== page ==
But for others, who have older machines, it is a very real problem. One of the good points of GNU/Linux is that one does not have to keep upgrading one's hardware when software upgrades take place or when a distribution moves from one version to the next.
In recent times, GNOME has lost some traction, especially after the release of version 3, when it moved to a desktop design that resembles the interface of a mobile phone. KDE lost some traction when it released version 4.0 some three years ago, but that loss has been largely forgotten as it has fixed all the problems which that version had.
But still, using either desktop environment on older hardware does tend to slow things down - at times, unbearably so.
Here is where a desktop like the Lightweight X11 Desktop Environment comes in. It is not half as well-known as KDE or GNOME but an excellent substitute.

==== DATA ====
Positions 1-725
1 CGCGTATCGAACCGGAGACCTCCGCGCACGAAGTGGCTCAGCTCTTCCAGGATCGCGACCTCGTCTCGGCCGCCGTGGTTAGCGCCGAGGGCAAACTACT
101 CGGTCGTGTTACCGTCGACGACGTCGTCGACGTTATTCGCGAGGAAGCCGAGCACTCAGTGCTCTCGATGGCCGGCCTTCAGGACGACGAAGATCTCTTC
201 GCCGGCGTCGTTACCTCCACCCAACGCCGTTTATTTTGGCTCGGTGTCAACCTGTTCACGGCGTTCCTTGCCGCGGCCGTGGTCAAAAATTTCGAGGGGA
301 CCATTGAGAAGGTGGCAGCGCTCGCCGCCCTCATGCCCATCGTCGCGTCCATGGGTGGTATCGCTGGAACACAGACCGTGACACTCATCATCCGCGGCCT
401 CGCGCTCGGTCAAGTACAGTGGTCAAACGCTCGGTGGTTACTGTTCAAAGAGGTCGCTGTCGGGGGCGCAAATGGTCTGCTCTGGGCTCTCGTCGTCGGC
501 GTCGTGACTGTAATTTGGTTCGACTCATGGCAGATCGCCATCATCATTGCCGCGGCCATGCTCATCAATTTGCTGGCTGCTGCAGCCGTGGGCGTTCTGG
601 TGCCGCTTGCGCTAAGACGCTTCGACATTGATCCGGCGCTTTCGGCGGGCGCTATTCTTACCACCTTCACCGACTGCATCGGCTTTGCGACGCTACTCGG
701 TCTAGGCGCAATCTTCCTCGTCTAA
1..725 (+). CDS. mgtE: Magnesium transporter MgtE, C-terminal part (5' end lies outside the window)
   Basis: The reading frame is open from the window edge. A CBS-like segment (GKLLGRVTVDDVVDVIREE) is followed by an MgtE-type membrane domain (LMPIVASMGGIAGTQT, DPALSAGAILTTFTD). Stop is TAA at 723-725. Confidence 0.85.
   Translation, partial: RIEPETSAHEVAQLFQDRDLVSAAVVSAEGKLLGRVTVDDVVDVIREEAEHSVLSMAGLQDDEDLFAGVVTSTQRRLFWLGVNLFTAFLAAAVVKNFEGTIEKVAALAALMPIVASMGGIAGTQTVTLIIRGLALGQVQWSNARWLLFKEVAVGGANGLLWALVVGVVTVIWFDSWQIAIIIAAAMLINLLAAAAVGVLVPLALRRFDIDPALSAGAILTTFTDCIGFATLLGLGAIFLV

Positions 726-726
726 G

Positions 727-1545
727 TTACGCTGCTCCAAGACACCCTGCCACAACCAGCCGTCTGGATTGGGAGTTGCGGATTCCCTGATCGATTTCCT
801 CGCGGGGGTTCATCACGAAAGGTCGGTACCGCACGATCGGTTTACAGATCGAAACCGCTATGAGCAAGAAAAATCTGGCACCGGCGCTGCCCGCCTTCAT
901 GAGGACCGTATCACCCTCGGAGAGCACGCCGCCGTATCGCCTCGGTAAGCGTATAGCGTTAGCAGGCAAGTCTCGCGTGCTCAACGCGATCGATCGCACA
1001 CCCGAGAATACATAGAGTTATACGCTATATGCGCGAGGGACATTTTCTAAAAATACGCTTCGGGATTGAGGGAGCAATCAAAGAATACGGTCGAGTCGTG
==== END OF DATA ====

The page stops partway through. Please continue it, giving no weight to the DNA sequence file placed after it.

LXDE is fast, has plenty of features, and is very stable. Strangely, I had never heard about it until March this year. Simply put, being a long-time GNU/Linux user, I settled on a desktop environment of my choice and, once one has done that, one tends to stick with it if it does not get in the way of productivity.
On my PC everything has been fine; KDE works well and allows me to do what I want even though it is now into its sixth year and has only a single-core AMD64 processor. But on my laptop, a Thinkpad which is in its seventh year of use and has a Pentium M 1.70Ghz processor and 2GB of memory, I experienced some instability earlier this year.
I was using KDE and the desktop failed to load after an upgrade. At the time it happened, my workload was such that I had no time to fiddle and find out what was wrong. I looked for the easy way out, a DE that would allow me to keep working.